The International Council on Active Aging® (ICAA), at its National Conference in New Orleans earlier this month, unvieled a new model for Active Aging. According to an email from Colin Milner, CEO, ICAA, "This new industry-shifting model-the 'Nine Principles of Active Aging'-is designed to guide governments, product and service providers, employers, and the health care industry in implementing their active-aging strategies.
These principles, and a few of the many questions that need to be answered, appear below.
Nine Principles of Active Aging
1. Populations: The older population is extremely diverse, from ability and age, to income and culture, to sexual orientation. How will we meet the needs of these different individuals?
2. Perceptions: Ageism and negative stereotypes of aging are stalling the opportunity to empower older adults. To move forward, we need to leave the old way of thinking behind.
3. People: Who will serve the older population's needs? With fewer people entering the labor market, where will the workers come from? Will technology fill the gaps?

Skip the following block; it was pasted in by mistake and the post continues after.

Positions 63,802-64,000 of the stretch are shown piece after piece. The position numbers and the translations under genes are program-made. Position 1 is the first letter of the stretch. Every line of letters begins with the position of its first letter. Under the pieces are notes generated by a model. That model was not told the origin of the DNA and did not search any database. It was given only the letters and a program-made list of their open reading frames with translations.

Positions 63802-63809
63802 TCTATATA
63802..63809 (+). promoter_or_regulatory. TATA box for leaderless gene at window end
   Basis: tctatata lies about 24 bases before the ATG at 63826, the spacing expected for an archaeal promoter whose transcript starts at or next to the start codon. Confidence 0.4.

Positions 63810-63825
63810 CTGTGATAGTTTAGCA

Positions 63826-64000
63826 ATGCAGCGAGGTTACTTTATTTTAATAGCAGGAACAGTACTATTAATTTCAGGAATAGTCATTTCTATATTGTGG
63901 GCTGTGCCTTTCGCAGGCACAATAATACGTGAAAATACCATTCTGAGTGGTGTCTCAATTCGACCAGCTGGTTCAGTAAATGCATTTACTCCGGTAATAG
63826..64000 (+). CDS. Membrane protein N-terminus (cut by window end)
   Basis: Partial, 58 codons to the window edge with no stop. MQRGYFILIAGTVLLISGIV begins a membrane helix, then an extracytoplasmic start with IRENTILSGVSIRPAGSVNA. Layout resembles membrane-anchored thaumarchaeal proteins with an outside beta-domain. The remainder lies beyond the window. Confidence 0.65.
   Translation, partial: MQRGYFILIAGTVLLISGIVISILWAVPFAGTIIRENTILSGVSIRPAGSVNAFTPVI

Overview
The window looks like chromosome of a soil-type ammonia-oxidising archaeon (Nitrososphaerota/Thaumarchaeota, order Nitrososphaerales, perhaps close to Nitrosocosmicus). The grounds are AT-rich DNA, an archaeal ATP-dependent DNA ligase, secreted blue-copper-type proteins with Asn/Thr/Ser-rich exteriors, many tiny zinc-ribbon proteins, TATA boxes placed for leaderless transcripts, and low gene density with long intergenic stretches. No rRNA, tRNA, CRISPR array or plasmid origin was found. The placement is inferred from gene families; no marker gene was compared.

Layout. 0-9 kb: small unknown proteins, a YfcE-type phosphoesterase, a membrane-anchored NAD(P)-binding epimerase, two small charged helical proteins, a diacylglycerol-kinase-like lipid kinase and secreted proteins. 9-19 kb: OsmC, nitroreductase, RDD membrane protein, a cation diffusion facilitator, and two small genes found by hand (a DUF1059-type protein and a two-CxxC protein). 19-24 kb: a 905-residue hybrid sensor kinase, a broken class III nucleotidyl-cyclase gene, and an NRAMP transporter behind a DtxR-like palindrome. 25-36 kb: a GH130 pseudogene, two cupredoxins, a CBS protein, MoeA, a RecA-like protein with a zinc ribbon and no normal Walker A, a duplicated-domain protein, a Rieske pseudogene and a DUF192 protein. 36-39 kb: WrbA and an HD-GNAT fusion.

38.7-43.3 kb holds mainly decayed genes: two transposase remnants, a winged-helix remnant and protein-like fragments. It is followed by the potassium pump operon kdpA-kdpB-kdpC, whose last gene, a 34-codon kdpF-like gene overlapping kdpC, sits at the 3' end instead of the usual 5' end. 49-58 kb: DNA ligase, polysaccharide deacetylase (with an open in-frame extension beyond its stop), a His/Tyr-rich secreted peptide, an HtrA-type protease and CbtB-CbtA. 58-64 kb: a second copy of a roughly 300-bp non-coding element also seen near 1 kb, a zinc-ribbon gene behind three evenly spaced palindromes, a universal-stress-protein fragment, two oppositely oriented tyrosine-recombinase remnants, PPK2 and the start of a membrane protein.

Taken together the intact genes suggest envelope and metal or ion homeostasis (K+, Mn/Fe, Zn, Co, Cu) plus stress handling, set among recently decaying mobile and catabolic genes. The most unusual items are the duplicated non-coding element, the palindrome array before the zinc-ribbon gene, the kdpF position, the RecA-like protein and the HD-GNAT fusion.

4. Potential: A society in which older consumers dominate purchasing decisions creates untold business opportunities. What are these opportunities, and how can businesses tap them?
5. Products: Whether due to a lack of interest or understanding among product or service providers, too few offerings today are geared to the older population. From technology to housing, the result is immense opportunity for those who respond strategically.
6. Promotions: Effective promotions are needed to inspire change. Yet marketers often earn a failing grade from older adults when they focus on the older population, perhaps because they have an inaccurate or incomplete picture of these consumers. To be effective, promotions must be rooted in the realities of today's older adults.
7. Places: Environments can encourage or discourage older adults in leading active, engaged lives. From indoors to outdoors, what environments support active aging?
8. Policies: How do policy decisions affect active aging? Consider how important policies are in areas such as age discrimination, and affordable care and housing.
9. Programs: As promoted by ICAA, the seven dimensions of wellness-physical, social, spiritual, intellectual, emotional, vocational and environmental wellness-are the backbone of active aging. They are also key to meeting the challenge of providing diverse programs and environments that fulfill the needs of the diverse older population.
Established in 2001, ICAA has led, connected and defined the active-aging industry for the past 11 years. More information about ICAA is available online at www.icaa.cc .